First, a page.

“[T]hen the priest shall command to take for him who is to be cleansed two living and clean birds, cedar wood, scarlet, and hyssop. 5 And the priest shall command that one of the birds be killed in an earthen vessel over running water. 6 As for the living bird, he shall take it, the cedar wood and the scarlet and the hyssop, and dip them and the living bird in the blood of the bird that was killed over the running water. 7 And he shall sprinkle it seven times on him who is to be cleansed from the leprosy, and shall pronounce him clean, and shall let the living bird loose in the open field. 8 He who is to be cleansed shall wash his clothes, shave off all his hair, and wash himself in water, that he may be clean. After that he shall come into the camp, and shall stay outside his tent seven days. 9 But on the seventh day he shall shave all the hair off his head and his beard and his eyebrows—all his hair he shall shave off. He shall wash his clothes and wash his body in water, and he shall be clean.” – Leviticus 14:4-9
There’s no denying that this is a strange recipe for cleansing. But when we look a bit more carefully and expose the Creator’s original intent and the types and shadows, what was hidden becomes revealed.
First of all, we have two clean birds. One is killed and its blood spilled into a vessel of living water. Then, the living bird is bound with the cedar wood, scarlet thread, and hyssop and dipped into the vessel that contains the blood of the sacrificed bird and the living water. Once the process is complete, the living bird, who is now covered with water and blood, is set free from captivity and allowed to fly into the heavens for which it was created. Now that we have all the elements, let’s watch this incredible shadow of Christ unfold right before our eyes.
At first glance, this might seem like a very strange recipe for cleansing someone infected with leprosy. But when you realize that every single ingredient here is found in the gospel story, it comes to life. Take a look at the following scriptures and watch the mosaic become crystal clear:
The implications of all this are amazing. Just like the bird in Leviticus had to die so the other bird could live, so it is in what Christ did for us. The dove landed upon Him, choosing Him to be the divine “bird” that would sacrifice His life for the other “bird”(mankind) made in His image. That divine “dove” then gave His life as a clean vessel, willingly allowing them to cause His blood and water to flow. It is this blood that becomes the “living water” in which we must be immersed (baptized) in order to be set free from the law of sin and death. Just like the living bird was required by law to be wrapped in cedar, hyssop, and scarlet and immersed into the living water and blood, so we must be “crucified with Christ” (Galatians 2:20), “take up [our] cross, and follow [Him]” (Matthew 16:24), and be “baptized into His death” (Romans 6:3). If we are to be set free from the curse of death we deserve for breaking His Holy Word, then we must walk the same road that He walked. We must be wrapped in His scarlet robe, drink from the bitter hyssop branch of life and persecution, have our hands nailed to that cedar beam, and be baptized into the fountain of living water that flows from His veins. Like the bird in Leviticus, to be free is to be covered by the blood and the living water. Only then can we be free to fly into the heavens and become who we were truly created to be. And when He says we are free, we are free indeed!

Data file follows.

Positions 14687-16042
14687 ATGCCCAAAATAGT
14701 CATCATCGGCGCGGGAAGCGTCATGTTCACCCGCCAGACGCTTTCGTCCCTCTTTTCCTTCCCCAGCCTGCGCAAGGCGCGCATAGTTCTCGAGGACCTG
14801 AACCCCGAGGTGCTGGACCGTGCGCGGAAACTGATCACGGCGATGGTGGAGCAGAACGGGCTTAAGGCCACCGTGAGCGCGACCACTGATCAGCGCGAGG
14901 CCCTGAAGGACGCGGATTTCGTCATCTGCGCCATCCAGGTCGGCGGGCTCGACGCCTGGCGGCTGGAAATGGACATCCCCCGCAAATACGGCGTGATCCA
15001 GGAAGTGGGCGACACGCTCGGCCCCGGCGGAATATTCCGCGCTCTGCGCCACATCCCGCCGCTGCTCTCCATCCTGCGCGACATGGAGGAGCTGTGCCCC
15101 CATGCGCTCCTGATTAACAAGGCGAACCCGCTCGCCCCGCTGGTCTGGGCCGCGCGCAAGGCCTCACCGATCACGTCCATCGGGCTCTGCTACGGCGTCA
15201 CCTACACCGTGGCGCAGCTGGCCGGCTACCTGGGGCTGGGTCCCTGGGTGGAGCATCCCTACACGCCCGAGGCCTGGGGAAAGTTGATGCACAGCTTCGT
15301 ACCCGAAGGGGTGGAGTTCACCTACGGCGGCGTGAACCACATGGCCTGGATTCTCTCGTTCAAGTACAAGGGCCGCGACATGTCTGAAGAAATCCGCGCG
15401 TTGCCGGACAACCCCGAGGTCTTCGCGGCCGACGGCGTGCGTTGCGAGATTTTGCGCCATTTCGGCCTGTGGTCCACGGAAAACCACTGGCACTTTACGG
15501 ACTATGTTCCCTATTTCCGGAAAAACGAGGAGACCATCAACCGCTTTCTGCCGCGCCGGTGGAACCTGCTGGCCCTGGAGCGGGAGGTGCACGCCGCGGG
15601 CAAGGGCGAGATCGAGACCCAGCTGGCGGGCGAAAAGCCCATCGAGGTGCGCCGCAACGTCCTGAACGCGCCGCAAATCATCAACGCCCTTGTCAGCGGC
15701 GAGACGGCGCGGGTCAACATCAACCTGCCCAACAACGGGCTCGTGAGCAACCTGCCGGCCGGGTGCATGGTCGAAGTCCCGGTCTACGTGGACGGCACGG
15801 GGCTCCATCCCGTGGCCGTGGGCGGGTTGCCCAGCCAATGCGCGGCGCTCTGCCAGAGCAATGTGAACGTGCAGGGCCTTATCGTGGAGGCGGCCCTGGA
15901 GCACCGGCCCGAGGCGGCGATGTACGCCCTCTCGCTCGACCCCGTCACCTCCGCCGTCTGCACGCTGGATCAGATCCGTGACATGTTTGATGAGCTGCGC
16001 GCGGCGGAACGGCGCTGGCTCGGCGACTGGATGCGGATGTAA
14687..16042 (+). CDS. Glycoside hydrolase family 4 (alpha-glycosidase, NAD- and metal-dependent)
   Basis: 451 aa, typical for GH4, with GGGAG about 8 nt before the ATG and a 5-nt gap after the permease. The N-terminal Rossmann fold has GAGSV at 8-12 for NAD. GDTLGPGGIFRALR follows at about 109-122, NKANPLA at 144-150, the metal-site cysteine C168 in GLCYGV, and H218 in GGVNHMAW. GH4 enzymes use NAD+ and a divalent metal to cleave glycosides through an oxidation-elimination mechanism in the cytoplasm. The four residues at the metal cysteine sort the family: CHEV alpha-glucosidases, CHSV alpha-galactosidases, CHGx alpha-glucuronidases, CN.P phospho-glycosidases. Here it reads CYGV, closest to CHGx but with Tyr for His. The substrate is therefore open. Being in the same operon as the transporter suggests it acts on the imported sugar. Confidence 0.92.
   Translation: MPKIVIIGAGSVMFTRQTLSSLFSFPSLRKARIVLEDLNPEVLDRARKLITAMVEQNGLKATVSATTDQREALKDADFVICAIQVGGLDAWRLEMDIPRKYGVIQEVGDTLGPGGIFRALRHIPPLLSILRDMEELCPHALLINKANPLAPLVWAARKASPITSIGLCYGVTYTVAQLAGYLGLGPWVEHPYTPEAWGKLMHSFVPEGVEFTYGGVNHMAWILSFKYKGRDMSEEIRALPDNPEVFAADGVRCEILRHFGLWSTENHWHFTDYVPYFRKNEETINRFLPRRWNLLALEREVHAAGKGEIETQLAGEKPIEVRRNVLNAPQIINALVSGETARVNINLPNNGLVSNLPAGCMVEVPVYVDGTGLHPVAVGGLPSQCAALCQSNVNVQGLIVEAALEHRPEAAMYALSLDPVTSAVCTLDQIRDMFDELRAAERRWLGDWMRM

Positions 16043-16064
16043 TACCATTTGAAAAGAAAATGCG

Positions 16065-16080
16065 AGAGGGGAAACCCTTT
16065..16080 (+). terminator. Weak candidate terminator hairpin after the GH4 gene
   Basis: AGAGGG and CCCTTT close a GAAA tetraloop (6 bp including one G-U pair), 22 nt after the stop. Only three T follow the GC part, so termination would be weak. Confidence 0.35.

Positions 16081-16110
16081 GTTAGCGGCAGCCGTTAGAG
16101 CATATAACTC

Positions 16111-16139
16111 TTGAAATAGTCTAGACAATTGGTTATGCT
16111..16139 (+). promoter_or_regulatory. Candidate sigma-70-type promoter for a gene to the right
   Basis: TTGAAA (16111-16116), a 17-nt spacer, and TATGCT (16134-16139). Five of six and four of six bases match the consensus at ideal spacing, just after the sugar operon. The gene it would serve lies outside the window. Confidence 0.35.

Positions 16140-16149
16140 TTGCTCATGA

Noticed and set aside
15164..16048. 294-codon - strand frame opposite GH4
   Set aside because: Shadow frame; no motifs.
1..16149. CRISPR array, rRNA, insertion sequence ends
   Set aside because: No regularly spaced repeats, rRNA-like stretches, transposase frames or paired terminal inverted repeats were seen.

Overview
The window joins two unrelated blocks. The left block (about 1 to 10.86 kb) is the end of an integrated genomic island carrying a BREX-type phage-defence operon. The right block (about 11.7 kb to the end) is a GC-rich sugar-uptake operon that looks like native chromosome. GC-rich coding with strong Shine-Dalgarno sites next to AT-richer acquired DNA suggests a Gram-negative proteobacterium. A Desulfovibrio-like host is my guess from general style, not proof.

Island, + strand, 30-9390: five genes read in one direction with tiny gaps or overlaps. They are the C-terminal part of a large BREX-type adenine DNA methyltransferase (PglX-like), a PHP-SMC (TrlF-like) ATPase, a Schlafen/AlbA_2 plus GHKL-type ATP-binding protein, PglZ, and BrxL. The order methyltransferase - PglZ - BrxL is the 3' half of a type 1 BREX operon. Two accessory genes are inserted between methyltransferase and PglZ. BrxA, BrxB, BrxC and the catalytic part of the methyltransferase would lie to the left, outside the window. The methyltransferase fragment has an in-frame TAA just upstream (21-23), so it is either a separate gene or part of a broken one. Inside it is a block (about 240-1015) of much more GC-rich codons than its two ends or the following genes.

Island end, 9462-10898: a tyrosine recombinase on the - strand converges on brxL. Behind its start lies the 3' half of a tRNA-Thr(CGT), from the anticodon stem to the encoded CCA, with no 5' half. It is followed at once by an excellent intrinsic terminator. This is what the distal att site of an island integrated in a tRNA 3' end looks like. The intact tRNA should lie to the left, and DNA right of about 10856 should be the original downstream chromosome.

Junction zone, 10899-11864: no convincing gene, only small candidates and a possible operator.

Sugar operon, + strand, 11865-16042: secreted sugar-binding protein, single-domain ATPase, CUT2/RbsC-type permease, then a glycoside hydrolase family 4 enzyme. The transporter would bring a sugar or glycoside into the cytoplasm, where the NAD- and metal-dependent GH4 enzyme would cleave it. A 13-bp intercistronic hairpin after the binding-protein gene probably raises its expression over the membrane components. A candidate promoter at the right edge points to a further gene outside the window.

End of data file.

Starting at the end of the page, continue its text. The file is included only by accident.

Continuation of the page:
My friends, we were unclean and not fit to come before our Maker. We were forced by Torah law to live “outside the camp” of the Holy One. By law, only the high priest can perform the ceremony that declared the person with this life-threatening disease to be clean. The Son of the Living God became that High Priest and sacrificed His own life so that all who had this dreadful disease that forced them to live outside the camp could be made clean and brought near to the throne of grace.
May we give thanks for His precious blood and the power of His Holy Word! This is just another example of how Yeshua was telling the truth when he said that “Moses…wrote about Me” (John 5:46). He is the living Torah made flesh!